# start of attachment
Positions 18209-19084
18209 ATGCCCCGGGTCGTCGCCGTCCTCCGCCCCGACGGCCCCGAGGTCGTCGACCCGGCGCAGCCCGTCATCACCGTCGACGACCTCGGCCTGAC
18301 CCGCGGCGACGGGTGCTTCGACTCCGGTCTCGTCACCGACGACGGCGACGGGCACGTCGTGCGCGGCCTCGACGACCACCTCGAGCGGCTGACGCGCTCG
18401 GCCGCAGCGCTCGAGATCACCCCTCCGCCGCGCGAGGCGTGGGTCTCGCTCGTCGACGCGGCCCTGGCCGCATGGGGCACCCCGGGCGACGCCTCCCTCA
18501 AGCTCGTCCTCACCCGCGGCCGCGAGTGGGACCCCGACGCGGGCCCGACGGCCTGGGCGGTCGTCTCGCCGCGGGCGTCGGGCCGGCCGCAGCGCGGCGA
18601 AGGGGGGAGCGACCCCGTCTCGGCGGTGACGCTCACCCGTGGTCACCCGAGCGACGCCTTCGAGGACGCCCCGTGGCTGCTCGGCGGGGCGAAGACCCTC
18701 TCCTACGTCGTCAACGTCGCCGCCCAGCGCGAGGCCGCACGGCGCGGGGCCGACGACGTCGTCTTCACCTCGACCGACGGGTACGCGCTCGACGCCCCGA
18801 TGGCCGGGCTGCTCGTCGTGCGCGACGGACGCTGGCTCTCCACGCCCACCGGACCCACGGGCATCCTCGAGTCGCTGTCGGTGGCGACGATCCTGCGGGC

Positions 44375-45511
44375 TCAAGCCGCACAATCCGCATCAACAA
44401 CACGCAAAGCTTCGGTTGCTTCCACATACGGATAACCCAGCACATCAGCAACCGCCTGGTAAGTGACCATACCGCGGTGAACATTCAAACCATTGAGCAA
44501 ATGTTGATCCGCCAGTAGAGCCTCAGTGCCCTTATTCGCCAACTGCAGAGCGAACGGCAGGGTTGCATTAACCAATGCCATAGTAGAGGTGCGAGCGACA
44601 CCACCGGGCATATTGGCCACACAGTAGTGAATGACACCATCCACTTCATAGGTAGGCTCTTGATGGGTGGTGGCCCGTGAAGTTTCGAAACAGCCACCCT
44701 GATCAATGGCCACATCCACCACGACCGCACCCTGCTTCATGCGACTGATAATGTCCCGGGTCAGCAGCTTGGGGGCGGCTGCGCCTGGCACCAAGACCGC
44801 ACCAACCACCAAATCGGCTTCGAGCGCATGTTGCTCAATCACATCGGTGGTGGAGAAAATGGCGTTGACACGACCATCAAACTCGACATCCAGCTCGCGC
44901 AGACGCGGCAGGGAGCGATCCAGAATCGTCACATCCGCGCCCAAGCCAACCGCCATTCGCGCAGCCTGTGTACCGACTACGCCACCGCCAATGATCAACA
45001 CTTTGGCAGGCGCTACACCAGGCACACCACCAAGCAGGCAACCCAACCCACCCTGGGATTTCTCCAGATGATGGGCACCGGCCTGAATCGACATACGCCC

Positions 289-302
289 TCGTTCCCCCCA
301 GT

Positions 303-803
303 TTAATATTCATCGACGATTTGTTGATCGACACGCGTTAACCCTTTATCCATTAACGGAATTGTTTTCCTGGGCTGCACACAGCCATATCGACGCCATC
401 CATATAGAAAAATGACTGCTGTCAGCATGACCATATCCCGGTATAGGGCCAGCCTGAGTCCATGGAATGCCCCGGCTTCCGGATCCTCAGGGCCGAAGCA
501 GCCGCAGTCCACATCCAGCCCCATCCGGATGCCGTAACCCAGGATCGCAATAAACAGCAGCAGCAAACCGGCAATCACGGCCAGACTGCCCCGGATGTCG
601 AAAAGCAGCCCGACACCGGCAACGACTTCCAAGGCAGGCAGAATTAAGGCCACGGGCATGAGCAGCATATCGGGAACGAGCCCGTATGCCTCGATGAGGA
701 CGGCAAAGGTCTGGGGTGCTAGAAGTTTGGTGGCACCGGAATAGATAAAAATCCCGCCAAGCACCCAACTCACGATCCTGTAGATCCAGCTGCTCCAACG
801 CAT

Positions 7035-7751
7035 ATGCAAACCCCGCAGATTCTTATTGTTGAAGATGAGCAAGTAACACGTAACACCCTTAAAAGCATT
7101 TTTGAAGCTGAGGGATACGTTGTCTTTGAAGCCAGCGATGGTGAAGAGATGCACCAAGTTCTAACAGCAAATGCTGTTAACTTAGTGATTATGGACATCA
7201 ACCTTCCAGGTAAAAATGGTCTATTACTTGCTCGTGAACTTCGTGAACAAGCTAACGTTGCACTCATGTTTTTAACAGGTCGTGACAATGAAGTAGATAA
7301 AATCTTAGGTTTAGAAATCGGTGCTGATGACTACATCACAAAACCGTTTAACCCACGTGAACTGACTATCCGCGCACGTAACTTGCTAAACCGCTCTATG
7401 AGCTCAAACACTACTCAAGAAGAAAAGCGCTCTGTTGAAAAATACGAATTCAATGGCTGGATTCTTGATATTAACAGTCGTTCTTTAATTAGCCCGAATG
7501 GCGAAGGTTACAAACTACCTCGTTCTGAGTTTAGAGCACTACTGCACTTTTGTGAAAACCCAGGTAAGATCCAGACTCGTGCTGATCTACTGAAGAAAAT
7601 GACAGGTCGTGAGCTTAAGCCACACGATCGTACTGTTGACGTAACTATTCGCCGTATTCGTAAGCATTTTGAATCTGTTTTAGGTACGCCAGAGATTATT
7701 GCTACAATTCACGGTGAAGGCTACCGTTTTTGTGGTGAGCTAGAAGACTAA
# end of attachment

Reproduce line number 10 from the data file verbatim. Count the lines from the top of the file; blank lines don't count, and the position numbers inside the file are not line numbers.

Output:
44375 TCAAGCCGCACAATCCGCATCAACAA